My article, “Militarism in Environmental Disguise: The Greenwashing of an Overseas Military Base,” is now available in the latest issue of International Political Sociology. You can access the full article via the IPS website.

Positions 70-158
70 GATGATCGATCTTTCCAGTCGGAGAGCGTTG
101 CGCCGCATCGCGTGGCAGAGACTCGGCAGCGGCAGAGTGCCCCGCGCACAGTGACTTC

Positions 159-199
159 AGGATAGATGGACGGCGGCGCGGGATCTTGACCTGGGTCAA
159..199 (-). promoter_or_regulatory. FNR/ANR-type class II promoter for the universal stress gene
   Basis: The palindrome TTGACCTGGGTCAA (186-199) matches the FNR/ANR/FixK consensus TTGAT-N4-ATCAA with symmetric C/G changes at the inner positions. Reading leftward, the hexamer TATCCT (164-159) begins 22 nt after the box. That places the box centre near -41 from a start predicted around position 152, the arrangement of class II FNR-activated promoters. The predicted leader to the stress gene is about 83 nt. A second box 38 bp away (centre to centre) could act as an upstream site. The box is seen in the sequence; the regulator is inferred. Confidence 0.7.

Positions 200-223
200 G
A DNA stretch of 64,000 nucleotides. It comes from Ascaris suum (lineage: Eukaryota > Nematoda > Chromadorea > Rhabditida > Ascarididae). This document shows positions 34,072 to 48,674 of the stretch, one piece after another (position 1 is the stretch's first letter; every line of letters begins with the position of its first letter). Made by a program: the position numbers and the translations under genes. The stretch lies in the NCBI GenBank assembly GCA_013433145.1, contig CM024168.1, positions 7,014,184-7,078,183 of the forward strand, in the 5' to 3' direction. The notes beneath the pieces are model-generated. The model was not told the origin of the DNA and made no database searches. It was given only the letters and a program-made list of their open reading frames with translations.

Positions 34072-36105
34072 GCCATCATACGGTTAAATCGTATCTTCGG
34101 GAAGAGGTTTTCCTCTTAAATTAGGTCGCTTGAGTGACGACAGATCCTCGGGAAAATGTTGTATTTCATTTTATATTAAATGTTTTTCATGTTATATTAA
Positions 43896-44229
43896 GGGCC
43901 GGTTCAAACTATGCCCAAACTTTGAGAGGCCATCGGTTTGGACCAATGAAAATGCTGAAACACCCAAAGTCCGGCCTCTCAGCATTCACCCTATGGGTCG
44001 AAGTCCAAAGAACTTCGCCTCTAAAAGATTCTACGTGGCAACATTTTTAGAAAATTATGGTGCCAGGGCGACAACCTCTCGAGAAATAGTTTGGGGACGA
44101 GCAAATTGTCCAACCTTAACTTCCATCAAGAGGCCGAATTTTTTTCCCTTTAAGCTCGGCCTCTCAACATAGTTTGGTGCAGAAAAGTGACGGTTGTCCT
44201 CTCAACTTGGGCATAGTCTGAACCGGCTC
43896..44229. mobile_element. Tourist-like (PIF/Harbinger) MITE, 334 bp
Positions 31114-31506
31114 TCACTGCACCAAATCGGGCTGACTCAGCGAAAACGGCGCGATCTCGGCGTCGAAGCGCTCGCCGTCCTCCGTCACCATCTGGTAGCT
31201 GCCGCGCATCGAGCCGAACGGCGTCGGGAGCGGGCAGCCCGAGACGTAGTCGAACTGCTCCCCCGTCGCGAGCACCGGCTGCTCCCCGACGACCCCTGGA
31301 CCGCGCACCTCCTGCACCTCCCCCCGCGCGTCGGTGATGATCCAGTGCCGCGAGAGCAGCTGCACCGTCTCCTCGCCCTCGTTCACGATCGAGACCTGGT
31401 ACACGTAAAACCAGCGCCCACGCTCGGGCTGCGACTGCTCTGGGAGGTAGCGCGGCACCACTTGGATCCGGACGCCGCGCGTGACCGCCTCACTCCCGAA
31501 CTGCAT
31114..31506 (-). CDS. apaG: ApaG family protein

What is the relationship between militarized landscapes, especially overseas military bases, and the natural environment? Scholars have noticed that militarized spaces—permanent bases, demilitarized zones, live fire ranges, training areas, historical battlefields and so forth—are often accompanied by de facto nature reserves. Thus, the unparalleled seclusion that militarization imposes upon delineated geographic spaces can create safe havens for plants and animals that would otherwise suffer from human encroachment. Others retort that military activities cause severe damage to the natural environment. In this article, I problematize attempts to evaluate the environmental impact of militarized spaces in a way that divorces the natural environment from the broader web of social and political relations to which military activities belong. In particular, I argue that environmental issues often serve as “greenwash” to distract attention—lay, scholarly, and official—from the negative aspects of militarism, including instances of environmental degradation, the mistreatment of human subjects, and the perpetuation of colonial forms of government. To illustrate and buttress my argument, I present a detailed case study of the US military base on Diego Garcia in the British Indian Ocean Territory.